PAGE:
Map of city [of Kabul], ground plan drawn by Guides.
Photographer: Burke, John
Medium: Photographic print
Photographic copy of a detailed map of Kabul, Afghanistan, taken by John Burke in 1880. Burke accompanied the Anglo-Indian forces into Afghanistan during the Second Afghan War (1878-80).
His two-year Afghan expedition produced an important visual document of the region where strategies of the Great Game were played out. The Anglo-Russian rivalry (called the Great Game) precipitated the Second Afghan War (1878-80). Afghanistan was of strategic importance to the British in the defence of their Indian Empire, and the prevention of the spreading influence of Russia. They favoured a Forward Policy of extending India's frontiers to the Hindu Kush and gaining control over Afghanistan, creating a buffer state. In 1878 the Amir Sher Ali, who for the majority of his reign kept good terms with the British, was devastated by the death of his favourite son and his court was in disarray. The British were trying to establish a permanent mission at Kabul which Sher Ali, trying to keep a balance between the Russians and British, would not permit. The arrival of a Russian diplomatic mission in Kabul increased British suspicions of Russian influence and ultimately led to the Second Afghan War. The British undertook a three-pronged drive into Afghanistan, held the Khyber Pass and defeated the Amir's forces. Appointing his son Yakub Khan as regent, Sher Ali fled from his capital to take refuge in Russian Turkestan but died at Mazhar-e-Sharif on 21 February 1879. Yakub had to agree to the Treaty of Gandamak, whereby Afghanistan ceded to the British control of its foreign affairs, and the Khyber and Michni Passes, and allowed British representatives in Kabul and other locations.
Sir Louis Cavagnari took up the post of British Resident at Kabul in July 1879, but along with his mission was killed by Afghan troops just two months later. The Afghan war was not yet over, and in a fresh phase of the campaign, British forces under General Roberts retook Kabul in October 1879 and launched punitive action against the Afghans. Burke's photographs in this album are a record of the city in this period, 1879-80.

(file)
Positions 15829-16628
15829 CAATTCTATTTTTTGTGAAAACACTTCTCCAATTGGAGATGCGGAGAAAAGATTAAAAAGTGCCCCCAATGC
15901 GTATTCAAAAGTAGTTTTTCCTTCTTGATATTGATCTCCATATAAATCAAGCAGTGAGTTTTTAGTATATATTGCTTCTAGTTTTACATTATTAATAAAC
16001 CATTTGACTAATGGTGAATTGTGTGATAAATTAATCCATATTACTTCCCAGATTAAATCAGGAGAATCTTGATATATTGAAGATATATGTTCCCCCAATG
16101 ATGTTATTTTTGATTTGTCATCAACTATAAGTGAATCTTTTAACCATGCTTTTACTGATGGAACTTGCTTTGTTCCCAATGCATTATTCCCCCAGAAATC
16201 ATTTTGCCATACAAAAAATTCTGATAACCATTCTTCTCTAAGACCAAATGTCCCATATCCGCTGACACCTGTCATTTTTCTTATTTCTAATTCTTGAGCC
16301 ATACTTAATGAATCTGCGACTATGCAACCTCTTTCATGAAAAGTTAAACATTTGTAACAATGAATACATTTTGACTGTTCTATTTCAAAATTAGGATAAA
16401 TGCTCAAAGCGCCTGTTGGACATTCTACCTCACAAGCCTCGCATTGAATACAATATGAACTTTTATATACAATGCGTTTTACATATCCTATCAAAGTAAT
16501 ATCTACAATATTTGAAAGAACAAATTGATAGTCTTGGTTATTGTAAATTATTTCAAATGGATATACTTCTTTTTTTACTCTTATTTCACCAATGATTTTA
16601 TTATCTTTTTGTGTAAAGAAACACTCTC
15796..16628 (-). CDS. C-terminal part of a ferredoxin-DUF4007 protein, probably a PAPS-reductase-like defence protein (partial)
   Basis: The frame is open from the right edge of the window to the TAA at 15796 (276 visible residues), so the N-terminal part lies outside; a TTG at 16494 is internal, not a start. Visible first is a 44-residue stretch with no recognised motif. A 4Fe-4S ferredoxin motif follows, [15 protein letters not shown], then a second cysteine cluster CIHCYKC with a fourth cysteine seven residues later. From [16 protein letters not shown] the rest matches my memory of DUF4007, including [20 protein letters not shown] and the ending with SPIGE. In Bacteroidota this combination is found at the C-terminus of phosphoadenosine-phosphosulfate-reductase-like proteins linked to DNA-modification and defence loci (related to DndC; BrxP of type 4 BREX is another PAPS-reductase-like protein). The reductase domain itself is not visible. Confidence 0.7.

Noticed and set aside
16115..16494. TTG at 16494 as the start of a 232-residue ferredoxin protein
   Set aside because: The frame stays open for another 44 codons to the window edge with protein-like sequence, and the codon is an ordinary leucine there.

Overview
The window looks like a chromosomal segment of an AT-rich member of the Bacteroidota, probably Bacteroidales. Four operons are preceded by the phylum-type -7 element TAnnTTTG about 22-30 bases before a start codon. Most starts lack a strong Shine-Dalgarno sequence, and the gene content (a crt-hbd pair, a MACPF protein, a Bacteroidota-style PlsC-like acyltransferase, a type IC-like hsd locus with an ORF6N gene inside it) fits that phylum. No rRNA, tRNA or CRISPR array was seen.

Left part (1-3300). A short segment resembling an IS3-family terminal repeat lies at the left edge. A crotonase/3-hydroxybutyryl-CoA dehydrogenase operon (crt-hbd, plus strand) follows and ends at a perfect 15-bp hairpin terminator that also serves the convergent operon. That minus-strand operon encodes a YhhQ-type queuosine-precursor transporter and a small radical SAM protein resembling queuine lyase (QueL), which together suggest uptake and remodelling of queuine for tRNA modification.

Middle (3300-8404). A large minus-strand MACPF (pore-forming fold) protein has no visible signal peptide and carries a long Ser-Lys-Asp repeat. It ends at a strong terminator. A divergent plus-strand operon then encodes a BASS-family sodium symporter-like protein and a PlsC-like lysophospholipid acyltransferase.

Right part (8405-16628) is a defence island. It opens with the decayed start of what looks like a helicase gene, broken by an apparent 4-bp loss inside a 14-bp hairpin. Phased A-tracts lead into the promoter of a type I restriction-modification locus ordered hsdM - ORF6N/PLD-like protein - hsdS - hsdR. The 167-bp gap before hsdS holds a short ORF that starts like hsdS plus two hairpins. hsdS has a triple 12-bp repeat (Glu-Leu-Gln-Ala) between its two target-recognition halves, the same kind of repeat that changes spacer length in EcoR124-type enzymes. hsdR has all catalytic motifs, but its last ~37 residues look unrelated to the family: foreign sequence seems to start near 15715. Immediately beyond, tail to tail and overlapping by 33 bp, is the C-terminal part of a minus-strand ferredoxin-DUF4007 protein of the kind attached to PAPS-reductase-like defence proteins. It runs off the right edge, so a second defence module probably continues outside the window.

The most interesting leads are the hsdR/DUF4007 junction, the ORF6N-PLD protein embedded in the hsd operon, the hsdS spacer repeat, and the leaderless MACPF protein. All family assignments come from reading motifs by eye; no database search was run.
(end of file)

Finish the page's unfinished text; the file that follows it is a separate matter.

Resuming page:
This map of the city of Kabul was prepared by the Queen's Own Guides. The Corps of Guides was an elite fighting force originally raised in 1846 by Lt. H. D. Lumsden in Peshawar. It consisted of one troop of cavalry and two companies of infantry, with 300 English and native troops, and operated in the North West Frontier as the Trans-Frontier Brigade. In 1876 Queen Victoria conferred on the Corps of Guides the style of 'Queen's Own', making them one of the first units of the Indian Army to become a Royal regiment. For 60 years thereafter they fought 54 campaigns along the Khyber Pass which figures hugely in their annals, and they became the most famous of Indian Army regiments. (Lt. Lumsden is credited with the invention of khaki in his search for something more suitable to the terrain as uniforms for the Guides rather than the tight-fitting scarlet jackets of the British troops). The Guides had a huge role in the first phase of the Second Afghan War when many of their men were killed.